* Special identifiers can be used for the options "--header" and "--include-guard":
     "%c" - Class name
     "%C" - Uppercase class name

wlcppgen comes with a small pre-generated sample here. See generate.sh on how that specific wrapper was generated. It's a good place to start.

The sample client does not do much except print information about global objects. Patches are welcome :-)

How things are mapped to C++

  • There is a common base class for all interfaces named proxy by default. The proxy class has to be written manually, but an example is provided here and here.
  • The auto-generated class for wl_display is not very useful since it does not include special wl_display functions declared in wayland-client.h. Instead, I suggest to use the one provided in the /sample directory or write your own.
  • proxy sets itself (this) as the user data of the wl_proxy objects. This is required for event dispatching. The downside is that setting user data is no longer available to clients. But since you can use member functions and bind expressions as event handlers, this is also not required anymore.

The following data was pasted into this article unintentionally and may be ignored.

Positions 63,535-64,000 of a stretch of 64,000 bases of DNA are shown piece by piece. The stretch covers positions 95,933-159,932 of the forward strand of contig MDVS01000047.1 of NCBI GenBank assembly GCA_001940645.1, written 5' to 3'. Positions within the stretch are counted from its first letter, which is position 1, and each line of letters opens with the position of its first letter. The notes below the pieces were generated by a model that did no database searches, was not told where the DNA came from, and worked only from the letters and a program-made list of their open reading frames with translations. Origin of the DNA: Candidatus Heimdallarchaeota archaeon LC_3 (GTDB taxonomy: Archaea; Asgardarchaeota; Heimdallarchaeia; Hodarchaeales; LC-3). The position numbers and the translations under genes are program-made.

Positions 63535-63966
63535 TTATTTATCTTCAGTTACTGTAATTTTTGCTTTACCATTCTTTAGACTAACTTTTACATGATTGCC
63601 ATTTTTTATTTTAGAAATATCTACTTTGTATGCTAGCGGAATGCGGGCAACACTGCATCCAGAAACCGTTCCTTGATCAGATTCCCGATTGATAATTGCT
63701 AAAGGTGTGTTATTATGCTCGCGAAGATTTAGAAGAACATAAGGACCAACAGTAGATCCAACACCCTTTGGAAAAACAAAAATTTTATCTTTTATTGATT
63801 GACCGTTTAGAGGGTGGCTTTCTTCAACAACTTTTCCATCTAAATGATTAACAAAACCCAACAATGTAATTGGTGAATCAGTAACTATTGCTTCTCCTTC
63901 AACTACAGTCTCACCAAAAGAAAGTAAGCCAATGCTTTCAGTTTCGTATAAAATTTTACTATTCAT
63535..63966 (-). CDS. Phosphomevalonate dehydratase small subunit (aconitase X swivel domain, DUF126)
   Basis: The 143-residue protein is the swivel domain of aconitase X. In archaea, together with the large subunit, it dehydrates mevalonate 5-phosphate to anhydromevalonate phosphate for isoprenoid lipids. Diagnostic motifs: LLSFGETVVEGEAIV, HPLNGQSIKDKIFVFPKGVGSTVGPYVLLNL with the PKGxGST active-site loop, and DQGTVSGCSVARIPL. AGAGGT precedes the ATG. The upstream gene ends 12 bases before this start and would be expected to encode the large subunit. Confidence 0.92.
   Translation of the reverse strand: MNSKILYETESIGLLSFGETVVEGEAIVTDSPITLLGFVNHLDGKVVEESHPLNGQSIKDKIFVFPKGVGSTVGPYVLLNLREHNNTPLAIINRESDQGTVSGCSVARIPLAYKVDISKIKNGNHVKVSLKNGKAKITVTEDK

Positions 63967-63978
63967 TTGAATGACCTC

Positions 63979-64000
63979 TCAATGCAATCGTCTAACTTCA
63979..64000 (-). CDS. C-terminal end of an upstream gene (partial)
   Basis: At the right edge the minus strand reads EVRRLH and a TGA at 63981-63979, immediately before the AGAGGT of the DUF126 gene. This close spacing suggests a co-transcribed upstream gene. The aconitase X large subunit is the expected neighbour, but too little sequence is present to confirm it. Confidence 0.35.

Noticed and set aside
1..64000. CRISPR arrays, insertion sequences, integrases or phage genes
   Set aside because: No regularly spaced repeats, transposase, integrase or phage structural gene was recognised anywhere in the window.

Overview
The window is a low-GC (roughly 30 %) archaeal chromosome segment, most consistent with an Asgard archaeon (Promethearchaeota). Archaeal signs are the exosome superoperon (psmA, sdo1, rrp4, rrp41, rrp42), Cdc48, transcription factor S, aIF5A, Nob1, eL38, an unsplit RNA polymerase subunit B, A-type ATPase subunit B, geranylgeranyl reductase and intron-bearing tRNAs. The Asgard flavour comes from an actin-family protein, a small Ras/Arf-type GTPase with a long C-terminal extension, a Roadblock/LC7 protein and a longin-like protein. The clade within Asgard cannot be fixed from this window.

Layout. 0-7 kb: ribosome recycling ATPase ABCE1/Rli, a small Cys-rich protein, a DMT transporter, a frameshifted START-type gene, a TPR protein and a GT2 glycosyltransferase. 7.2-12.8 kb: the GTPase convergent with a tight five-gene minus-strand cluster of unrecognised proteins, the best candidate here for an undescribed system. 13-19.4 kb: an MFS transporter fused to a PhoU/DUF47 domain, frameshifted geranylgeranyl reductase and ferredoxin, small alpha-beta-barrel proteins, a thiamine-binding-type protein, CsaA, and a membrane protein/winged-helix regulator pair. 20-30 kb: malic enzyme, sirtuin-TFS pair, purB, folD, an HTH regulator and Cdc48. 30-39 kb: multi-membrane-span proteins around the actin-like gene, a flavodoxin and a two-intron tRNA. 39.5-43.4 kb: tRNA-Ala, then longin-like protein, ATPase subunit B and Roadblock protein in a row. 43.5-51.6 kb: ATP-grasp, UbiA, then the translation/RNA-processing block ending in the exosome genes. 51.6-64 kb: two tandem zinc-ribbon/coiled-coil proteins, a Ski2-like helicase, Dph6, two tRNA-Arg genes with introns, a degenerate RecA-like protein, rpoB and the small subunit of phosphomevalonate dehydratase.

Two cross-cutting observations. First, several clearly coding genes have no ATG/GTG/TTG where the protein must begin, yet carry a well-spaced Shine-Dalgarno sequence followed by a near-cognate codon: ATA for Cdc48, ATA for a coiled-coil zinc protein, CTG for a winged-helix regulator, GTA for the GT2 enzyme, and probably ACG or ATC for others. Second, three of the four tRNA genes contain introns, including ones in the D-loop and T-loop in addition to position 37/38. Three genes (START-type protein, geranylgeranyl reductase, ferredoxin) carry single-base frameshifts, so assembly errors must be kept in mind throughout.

• Request and event arguments that are can be null are passed as pointers. References or value types are used otherwise.
  • Destructor requests (usually called destroy or release in case of wl_{pointer,keyboard,touch}) are not exposed directly to clients but implemented in a protected destroy member function which is called from the actual destructor and the move assignment operator.
  • Requests that return a new_id but do not specify the interface are implemented as template member functions. To the best of my knowledge wl_registry::bind is the only such request.
  • Setting custom dispatchers through wl_proxy_add_dispatcher is not possible.


There is not much to install. Just copy wlcppgen.py over to /usr/bin and you're done. It's probably best if you also strip the .py extension and just name it wlcppgen.

It is important to note that the generated code is not meant to be installed system-wide. You should compile it directly into your client application.


wlcppgen is distributed under the ISC license. See COPYING.

Please note that some code under /sample is auto-generated from the Wayland core protocol specification which is copyrighted by Kristian Høgsberg and others.